In the last couple of weeks a surprising sight has materialised in the middle of Liverpool: a field of poppies, swathes of red flowers densely massed against a background of green. It’s a stunning sight, but also one that is, in this glorious summer overshadowed by the storm clouds of war in eastern Europe and the Middle East, inescapably symbolic.
How did this poppy meadow, on derelict land below the Anglican cathedral, get here? Earlier this year, members of Liverpool’s Chinese community sowed native poppy and cornflower seeds on vacant land stretching from the Cathedral towards the Chinese Arch. The act was part of a project linking local business and community groups with partners in China. The land was sown with locally grown wildflower seed from Landlife, the local environmental organisation that fifteen years ago established the National Wildflower Centre located near to the Liverpool end of the M62.
The poppies have flourished in recent weeks, and after catching sight of them from the bus, the other evening I walked down and captured these shots on my phone’s camera .
Red poppies: symbol of hope and good fortune in China
It was a glorious evening (a group of us, old friends from university days, sat outside Camp and Furnace savouring the warmth as darkness fell); so why, as this lovely summer stretches on, have I felt a vague sense of foreboding?
Clearly, the feeling was reinforced by the sight of those poppies with their inescapable associations (at least for the British). But, more than that, I couldn’t get out of my mind – as terrible news emerged from Gaza and eastern Ukraine – the feeling that we might be living through a re-run of another glorious summer, exactly one hundred years ago. This is Paul Fussell writing about the summer of 1914 in The Great War and Modern Memory:
Although some memories of the benign last summer before the war can be discounted as standard romantic retrospection turned even rosier by egregious contrast with what followed, all agree that the prewar summer was the most idyllic for many years. It was warm and sunny, eminently pastoral. One lolled outside on a folding canvas chaise, or swam, or walked in the countryside. One read outdoors, went on picnics, had tea served from a white wicker table under the trees. You could leave your books out on the table all night without fear of rain. Siegfried Sassoon was busy fox hunting and playing serious county cricket. Robert Graves went climbing in the Welsh mountains. Edmund Blunden took country walks near Oxford, read Classics and English, and refined his pastoral diction. Wilfred Owen was teaching English to the boys of a French family living near Bordeaux. David Jones was studying illustration at Camberwell Art School. And for those like Strachey who preferred the pleasures of the West End, there were splendid evening parties, as well as a superb season for concerts, theatre, and the Russian ballet.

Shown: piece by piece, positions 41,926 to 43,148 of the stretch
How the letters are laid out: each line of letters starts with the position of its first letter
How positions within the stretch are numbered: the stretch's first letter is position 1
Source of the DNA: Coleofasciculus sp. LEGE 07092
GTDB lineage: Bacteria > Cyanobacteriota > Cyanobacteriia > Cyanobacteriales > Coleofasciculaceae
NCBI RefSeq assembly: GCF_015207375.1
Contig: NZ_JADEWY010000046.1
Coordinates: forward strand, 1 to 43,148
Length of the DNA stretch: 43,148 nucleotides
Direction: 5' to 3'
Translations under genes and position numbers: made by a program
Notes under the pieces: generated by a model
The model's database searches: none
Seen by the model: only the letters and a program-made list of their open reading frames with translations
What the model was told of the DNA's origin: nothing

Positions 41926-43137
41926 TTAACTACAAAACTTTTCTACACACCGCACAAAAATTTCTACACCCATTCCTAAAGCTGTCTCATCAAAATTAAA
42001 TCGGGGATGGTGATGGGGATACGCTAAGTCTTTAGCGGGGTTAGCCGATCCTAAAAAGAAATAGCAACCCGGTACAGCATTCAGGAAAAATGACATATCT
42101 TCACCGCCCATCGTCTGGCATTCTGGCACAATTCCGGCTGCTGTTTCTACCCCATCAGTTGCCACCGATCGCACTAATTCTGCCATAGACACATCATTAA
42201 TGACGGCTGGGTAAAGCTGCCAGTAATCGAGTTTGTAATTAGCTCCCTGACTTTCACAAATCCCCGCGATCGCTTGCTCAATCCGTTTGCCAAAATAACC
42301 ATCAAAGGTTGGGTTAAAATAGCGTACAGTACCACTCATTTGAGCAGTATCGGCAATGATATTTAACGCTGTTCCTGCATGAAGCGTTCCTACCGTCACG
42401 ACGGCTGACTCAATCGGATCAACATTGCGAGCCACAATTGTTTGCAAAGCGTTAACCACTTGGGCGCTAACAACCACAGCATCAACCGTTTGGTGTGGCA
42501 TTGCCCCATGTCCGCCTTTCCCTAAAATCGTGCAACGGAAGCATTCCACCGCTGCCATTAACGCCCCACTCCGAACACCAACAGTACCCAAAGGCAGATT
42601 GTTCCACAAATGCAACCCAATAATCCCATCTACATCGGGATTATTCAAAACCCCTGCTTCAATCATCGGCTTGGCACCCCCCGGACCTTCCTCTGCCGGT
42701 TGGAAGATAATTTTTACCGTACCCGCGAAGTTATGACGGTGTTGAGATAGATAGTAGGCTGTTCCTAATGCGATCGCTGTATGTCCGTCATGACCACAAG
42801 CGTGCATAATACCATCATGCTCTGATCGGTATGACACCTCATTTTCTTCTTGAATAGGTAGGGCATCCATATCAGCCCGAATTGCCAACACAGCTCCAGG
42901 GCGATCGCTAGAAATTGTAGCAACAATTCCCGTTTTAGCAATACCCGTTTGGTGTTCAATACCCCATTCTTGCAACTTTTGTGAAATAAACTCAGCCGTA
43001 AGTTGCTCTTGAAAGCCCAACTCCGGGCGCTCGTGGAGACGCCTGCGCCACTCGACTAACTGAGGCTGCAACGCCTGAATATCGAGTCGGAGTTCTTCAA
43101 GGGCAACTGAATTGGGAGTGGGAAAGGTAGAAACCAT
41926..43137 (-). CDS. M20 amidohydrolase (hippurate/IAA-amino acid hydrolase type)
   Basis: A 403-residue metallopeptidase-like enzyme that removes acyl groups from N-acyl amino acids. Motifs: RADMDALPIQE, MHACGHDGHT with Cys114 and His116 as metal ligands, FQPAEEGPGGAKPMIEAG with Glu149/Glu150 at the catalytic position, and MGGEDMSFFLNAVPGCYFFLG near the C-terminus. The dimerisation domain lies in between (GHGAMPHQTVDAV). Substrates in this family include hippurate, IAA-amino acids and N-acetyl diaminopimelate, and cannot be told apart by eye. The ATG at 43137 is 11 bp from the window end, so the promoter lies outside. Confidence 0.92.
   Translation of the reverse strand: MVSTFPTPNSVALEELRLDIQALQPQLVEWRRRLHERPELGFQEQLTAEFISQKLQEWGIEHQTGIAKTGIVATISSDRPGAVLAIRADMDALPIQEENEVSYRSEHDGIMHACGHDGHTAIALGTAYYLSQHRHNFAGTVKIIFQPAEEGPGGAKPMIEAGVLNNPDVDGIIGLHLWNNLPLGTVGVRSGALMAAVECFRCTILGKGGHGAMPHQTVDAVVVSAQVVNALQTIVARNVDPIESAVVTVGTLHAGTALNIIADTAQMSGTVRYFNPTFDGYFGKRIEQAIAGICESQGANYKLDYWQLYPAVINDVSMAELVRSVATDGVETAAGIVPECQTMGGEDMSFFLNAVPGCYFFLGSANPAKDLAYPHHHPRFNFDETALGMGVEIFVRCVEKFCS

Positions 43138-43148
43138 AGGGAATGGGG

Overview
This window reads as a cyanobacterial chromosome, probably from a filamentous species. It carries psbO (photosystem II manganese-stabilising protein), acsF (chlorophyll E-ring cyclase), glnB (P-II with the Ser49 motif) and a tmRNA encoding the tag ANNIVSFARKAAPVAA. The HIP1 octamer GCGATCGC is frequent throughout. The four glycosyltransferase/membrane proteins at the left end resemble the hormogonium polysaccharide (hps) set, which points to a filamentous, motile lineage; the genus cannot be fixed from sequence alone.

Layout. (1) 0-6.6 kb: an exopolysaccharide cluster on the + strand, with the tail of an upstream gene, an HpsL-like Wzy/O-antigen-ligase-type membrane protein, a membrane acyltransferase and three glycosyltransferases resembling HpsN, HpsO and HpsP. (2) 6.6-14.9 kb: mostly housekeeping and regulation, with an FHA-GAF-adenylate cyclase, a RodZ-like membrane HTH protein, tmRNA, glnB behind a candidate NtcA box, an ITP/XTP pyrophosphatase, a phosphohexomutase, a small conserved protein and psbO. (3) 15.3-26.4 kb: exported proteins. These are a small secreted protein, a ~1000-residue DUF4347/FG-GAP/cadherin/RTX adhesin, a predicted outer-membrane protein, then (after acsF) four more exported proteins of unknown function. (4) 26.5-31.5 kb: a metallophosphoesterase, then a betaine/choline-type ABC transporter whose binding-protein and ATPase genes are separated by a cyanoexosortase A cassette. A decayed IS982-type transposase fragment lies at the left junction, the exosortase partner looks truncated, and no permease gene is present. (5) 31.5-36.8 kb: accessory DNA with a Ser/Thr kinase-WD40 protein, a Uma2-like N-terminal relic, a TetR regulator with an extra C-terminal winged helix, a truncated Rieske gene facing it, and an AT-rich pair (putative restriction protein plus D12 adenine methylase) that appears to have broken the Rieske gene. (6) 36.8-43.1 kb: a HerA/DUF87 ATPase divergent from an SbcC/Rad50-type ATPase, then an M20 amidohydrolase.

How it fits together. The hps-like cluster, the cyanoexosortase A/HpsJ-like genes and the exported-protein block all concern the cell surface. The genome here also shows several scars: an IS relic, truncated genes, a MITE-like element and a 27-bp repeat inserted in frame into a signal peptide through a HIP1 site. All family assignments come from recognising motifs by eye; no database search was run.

For the modern imagination that last summer has assumed the status of a permanent symbol ofor anything innocently but irrevocably lost. […] Out of the world of summer, 1914, marched a unique generation. It believed in Progress and Art and in no way doubted the benignity even of technology. The word machine was not yet invariably coupled with the word gun.
Never such innocence again. It appears that I’m not the only one sensing the parallel. In yesterday’s Guardian, Larry Elliott explained why he thinks the crisis following the shooting down of the Malaysian airliner in eastern Ukraine will not escalate into a full-scale economic war. Europe’s energy requirements and economies are too intertwined with Russia:
The European Union will talk tough but fall shy of imposing wide-ranging financial and trade sanctions as punishment for the Kremlin’s alleged role in the attack on the Malaysia Airlines jet. Meanwhile, hopes that Putin is putting pressure on the separatists in Ukraine boosted share prices.
And yet. Elliott, too recalls the idyllic summer of 1914, when a little local difficulty in Serbia seemed just a tiny cloud on the distant horizon:
Events of a century ago show that the optimism of markets is not always to be trusted. It was only in the last week of July 1914 – once Austria-Hungary had delivered its ultimatum to Serbia – that bourses woke up to the fact that the assassination in Sarajevo had the potential to lead to a war involving all the great European powers. Up until then, the death of Archduke Franz Ferdinand was seen as merely a local affair and nothing to worry about.
Still, life goes on, the weather is glorious, so we head off to the beach.
‘Hot town, summer in the city’: we head for the beach at Formby
The thing about poppies is, they will grow anywhere.